www.deforestAction.com is sending 10 "Action Agents" to Borneo to protect the orangutans and the forest. Project Borneo is a collaboration between deforestAction and Orangutan Outreach. This is an amazing opportunity to really contribute to conservation in Borneo, and work with the fabulous Dr. Willie Smits. Participants will be communicating to the world about their experience in Borneo - through internet, tv and a movie. Participants will work to save the forests and the orangutans, but also replant forests with the community - creating a sustainable model that makes protecting the forests profitable for the local communities. I would love the opportunity to take part in this project. My sister and I both applied. See our videos below. Please also go to their site and VOTE for us & help us go to Borneo!!!
Have you ever heard an orangutan giggle? You should! Whenever I need a little cheering up - I listen to this: OrangutanLaughing
That is baby Sen (pictured above) laughing when he is tickled. You can help support orangutan conservation buy adopting Sen.
10% of the profits from our Gibbon Shirt are donated to the Sumatran Orangutan Society's Tree Replanting Program. They are working to restore the quickly disappearing rainforest habitats of Sumatra. Sumatra is home to three species of gibbon, the Lar Gibbon (top), Agile Gibbon (middle), and Siamang (bottom). All three species are endangered due to habitat loss.
Fun Facts: -Gibbons are monogamous. -Gibbons aren't monkeys - they are apes - like humans. This mean they have big brains and no tails. -Gibbon calls seriously sound like car alarms. Check one out here: Silvery Gibbon Call -Gibbons have a ball and socket wrist joint which allows them to move quickly and gracefully through the tree tops.
When I visit Borneo, every chance I get, I go on night walks and night safaris in hopes to see one of these amazing creatures. On our last trip to Borneo, one of our favorite rangers - Gabili, took us on a 2.5 hour night walk. Right as we were coming to the end of our trek we found this little guy. It was even more amazing to see one in real life than I could have imagined. He just sort of sat their and let us snap a few shots. Once he decided we had enough he just hopped off from one tree trunk to the next and was gone in an instant.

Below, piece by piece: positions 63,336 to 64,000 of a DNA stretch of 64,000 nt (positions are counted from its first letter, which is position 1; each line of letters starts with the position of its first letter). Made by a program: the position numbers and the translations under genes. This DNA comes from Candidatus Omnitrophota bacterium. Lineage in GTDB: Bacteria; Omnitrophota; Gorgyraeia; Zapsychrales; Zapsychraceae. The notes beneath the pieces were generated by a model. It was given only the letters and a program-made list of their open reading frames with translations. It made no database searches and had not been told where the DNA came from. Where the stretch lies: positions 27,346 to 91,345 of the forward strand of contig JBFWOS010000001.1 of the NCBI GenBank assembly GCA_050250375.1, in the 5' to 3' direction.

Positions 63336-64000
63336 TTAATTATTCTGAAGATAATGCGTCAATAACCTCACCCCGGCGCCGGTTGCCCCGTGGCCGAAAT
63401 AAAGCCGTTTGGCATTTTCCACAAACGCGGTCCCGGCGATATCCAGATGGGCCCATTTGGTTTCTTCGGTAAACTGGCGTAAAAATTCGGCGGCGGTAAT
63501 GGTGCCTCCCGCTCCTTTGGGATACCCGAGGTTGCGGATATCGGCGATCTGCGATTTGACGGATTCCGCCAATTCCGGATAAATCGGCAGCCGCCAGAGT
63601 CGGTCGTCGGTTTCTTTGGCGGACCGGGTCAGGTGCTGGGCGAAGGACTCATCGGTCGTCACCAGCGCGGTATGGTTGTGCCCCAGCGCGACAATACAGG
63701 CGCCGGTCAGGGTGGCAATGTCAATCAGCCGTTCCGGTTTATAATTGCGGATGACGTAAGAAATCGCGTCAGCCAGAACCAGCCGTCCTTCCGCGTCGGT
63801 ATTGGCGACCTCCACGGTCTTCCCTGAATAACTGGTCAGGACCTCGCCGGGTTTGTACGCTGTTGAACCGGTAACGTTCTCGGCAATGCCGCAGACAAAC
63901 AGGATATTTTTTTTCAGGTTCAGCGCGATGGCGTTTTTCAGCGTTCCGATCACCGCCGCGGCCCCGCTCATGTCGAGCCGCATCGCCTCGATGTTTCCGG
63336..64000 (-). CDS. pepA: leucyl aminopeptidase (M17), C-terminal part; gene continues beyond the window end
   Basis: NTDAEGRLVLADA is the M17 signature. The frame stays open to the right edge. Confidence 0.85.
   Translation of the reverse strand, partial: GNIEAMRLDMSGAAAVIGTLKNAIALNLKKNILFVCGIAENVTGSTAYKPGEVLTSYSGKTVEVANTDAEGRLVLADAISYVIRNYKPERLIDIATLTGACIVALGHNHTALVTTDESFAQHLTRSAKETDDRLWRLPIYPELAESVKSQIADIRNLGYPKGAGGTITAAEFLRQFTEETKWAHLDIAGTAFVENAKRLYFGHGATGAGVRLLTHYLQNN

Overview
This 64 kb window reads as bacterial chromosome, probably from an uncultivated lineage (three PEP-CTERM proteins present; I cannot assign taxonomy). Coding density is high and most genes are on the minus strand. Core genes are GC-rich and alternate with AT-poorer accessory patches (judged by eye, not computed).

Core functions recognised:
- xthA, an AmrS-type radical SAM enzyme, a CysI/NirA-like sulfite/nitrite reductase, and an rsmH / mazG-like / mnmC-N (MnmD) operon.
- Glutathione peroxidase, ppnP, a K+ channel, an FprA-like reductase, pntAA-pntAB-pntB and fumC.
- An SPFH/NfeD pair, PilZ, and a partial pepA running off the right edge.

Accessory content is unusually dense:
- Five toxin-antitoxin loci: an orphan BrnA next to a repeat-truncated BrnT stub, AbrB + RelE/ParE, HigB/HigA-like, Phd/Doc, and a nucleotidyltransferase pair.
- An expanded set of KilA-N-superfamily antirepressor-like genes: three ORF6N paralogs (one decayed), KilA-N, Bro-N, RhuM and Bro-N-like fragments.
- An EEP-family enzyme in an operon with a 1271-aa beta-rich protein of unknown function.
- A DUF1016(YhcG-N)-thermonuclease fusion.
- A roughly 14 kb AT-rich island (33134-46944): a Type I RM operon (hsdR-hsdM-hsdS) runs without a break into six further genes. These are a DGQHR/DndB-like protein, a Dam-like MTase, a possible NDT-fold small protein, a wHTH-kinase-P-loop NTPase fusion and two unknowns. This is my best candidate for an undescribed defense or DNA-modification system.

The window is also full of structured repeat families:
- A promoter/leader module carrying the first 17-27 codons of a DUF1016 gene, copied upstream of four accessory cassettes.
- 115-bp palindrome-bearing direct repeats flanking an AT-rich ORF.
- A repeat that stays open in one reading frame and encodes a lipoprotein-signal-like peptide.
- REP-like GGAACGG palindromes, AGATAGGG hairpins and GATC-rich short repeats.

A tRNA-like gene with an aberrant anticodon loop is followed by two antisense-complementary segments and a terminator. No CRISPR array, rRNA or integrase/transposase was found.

My sister took the amazing photo above, which will be available in our store in a few days.
Classification: Tarsius bancanus (scientific name) is a species of prosimian, a primate that is not a monkey or ape. Also known as Horsfield's Tarsier.
Conservation Status: Vulnerable
Habitat: Primarily found in secondary forest in dense ground vegetation and small trees. Can also be found in primary forest and plantations.
Behavior: nocturnal, arboreal, carnivorous - insectivorous, monogamous
Threats: The tarsiers' main threat is habitat loss due to converting forest to palm oil plantations, fires and logging. It is also a victim of illegal pet trade and suffers contamination from pesticides.
-The Tarsier can almost always be found between 3.5 - 6 m above the forest floor.
-Their eyes are extremely large in proportion to their body size. Each eyeball is as large as their entire brain.
-Unlike most nocturnal animals, Tarsiers lack the light reflecting part of the eye - making them very difficult to find.
-Tarsiers are the only entirely carnivorous species of primate
-Fossels of Tarsiers have been found in Europe, Asia and North America.